- Seized tonearm motor drive mech
- Every element of tonearm setup incorrect
- Low-quality cartridge of wrong type (T4P)
- No stylus
- The finger-lift fitted backwards
- Warped factory Sony mat
Service & Repair
My approach is always to work through each problem element, one at a time, until I’ve resolved each one, or I reach an impasse. This is just how my brain works, and it helps keep everything logical.
With this Sony PS-8750, I started with the arm motor drive and associated systems. Next, I moved to the electronics, rectifying previous poor work and fixing some issues with the crystal lock board, switches and controls. Then I serviced the rest of the deck, the motor, set up the arm and cleaned everything. I fitted a new cartridge, headshell wires and mat, before final testing and readjustment.
I should mention that the misguided approach of replacing every capacitor without understanding the cause of a problem is proven futile by this PS-8750 example. In this case, the capacitors tested perfectly, after 40 years. They are completely unrelated to any speed or other issue in this deck and fixing the actual problems fixed those issues. By extrapolation, I suggest that capacitors are unlikely to be the cause of similar faults in other PS-8750s, despite what you might read in forums.
This is a very time-consuming repair, service and upgrade, but well worth it, so let’s go!
Control / Drive Electronics & Strobe
Cleaning, Lubrication & Foot Repair
Upgrades & Set-up
Sound & Final Thoughts
So people have been asking me what I think about this beautiful Sony PS-8750. I honestly think it’s a wonderful machine. I listened to this one several times whilst I was testing her and she sounded fantastic.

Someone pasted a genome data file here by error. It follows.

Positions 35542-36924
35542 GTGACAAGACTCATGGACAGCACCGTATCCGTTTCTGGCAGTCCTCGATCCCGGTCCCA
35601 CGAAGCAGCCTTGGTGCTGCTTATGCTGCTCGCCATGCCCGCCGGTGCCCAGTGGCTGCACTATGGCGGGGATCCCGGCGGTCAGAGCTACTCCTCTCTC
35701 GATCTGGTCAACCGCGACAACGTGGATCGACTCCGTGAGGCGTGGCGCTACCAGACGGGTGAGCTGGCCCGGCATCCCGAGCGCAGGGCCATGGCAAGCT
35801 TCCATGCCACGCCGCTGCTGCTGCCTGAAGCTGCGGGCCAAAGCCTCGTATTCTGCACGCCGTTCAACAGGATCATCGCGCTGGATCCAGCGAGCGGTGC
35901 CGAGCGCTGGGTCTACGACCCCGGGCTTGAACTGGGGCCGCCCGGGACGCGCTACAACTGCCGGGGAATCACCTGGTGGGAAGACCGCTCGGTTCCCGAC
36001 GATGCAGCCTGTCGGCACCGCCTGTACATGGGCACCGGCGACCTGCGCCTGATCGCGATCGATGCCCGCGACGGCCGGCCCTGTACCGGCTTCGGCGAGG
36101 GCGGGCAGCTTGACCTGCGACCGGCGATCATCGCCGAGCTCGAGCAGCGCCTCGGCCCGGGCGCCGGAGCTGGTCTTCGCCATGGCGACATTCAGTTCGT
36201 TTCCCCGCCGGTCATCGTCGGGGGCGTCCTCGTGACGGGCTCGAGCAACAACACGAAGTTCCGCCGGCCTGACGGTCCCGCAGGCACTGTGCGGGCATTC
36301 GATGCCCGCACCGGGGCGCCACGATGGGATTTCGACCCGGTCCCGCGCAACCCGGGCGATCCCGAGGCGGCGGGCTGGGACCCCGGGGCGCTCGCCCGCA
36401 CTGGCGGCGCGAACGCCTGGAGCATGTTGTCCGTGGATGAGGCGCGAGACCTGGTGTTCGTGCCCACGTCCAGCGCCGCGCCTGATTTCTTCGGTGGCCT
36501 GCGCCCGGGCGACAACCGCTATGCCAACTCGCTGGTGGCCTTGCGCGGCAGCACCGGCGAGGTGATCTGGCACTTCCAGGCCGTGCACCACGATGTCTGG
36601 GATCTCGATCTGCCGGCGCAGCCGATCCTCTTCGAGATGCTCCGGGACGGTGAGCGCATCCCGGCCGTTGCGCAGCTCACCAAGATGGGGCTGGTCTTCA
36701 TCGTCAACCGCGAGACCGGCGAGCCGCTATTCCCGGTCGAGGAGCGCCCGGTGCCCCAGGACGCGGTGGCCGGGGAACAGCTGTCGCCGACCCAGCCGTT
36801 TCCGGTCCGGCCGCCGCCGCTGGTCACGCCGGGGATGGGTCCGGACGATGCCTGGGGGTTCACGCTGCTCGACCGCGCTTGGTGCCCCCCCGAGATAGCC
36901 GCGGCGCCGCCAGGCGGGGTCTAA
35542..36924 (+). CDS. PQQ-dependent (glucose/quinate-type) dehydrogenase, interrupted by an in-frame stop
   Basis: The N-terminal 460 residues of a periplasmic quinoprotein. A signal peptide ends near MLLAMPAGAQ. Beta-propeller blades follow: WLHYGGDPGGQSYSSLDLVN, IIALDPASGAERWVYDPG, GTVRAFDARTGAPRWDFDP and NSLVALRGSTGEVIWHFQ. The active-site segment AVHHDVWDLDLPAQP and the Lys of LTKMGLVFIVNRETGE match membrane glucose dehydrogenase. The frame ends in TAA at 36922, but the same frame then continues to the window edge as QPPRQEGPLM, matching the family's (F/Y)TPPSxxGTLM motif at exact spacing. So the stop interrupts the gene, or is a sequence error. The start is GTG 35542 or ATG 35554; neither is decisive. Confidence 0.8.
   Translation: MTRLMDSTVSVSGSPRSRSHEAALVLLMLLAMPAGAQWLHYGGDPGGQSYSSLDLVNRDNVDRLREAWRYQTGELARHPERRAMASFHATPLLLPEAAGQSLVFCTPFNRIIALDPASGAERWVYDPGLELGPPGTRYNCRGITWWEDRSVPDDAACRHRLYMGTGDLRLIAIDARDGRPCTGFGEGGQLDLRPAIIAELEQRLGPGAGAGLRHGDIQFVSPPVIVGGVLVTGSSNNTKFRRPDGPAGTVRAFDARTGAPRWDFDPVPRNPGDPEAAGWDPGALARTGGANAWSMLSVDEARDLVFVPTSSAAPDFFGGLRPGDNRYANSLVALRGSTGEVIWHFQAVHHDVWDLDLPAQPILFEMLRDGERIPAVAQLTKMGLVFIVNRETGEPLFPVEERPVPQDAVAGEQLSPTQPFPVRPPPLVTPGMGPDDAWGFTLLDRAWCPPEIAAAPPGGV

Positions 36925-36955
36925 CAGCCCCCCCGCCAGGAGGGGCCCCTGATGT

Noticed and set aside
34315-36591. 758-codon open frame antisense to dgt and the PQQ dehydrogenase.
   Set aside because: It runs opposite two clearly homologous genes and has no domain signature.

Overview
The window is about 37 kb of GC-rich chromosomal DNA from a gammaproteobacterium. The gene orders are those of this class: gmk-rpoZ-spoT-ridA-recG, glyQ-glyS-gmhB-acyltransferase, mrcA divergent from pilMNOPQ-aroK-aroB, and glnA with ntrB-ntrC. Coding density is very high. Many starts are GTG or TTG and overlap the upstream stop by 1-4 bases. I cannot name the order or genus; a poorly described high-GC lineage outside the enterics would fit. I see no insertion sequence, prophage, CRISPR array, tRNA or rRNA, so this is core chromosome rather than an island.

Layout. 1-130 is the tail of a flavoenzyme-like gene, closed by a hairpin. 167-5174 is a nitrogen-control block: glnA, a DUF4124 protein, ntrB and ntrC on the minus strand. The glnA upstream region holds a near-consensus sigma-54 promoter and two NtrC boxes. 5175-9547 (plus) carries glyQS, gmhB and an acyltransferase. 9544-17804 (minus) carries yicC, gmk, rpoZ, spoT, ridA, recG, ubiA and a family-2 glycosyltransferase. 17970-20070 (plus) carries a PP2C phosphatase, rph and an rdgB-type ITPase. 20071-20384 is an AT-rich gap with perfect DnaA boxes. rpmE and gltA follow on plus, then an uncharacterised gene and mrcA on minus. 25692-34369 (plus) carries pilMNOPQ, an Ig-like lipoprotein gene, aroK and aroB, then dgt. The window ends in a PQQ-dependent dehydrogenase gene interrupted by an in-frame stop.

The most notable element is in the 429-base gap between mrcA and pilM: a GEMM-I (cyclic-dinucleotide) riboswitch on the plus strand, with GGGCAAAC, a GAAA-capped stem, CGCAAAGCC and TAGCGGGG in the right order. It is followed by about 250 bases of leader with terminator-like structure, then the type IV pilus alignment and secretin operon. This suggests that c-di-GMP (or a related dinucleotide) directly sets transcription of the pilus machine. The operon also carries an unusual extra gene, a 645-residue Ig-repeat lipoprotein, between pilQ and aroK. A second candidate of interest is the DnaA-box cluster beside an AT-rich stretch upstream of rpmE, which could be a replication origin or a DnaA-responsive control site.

Immediately obvious to me, fitted with new Ortofon 2M Black cartridge + Shibata stylus and quality new headshell wires, is the air, space and detail present. The cartridge/deck combination has a lovely relaxed sound to it, with great depth and scale. This is likely to be a non-fatiguing combination over the longer term and the sound will only improve as the cartridge breaks in.
The arm is very adjustable to suit the cartridge you use with it. Azimuth, arm height, arm lifter, lateral weight and of course the standard adjustments are all possible with this deck, and you need them to get the most out of a good cartridge. In terms of the deck itself, for me, it’s an absolute winner in terms of looks, sound and value.
I’m not sure what these decks go for now, but if you could get one for say $1500 – $2000AUD and spend a little on a nice cartridge and careful service and set-up, you’d have a really heavy-hitting turntable. Nothing new at these prices comes even close. When you factor in the engineering and tactile quality of the Sony PS-8750, with such smooth and solid-feeling controls and switches, it has few peers stylistically and sonically. I’m sure her owner will be very happy to have her home!
If you’d like me to look over your Sony PS-8750, or any other turntable, don’t hesitate to get in touch!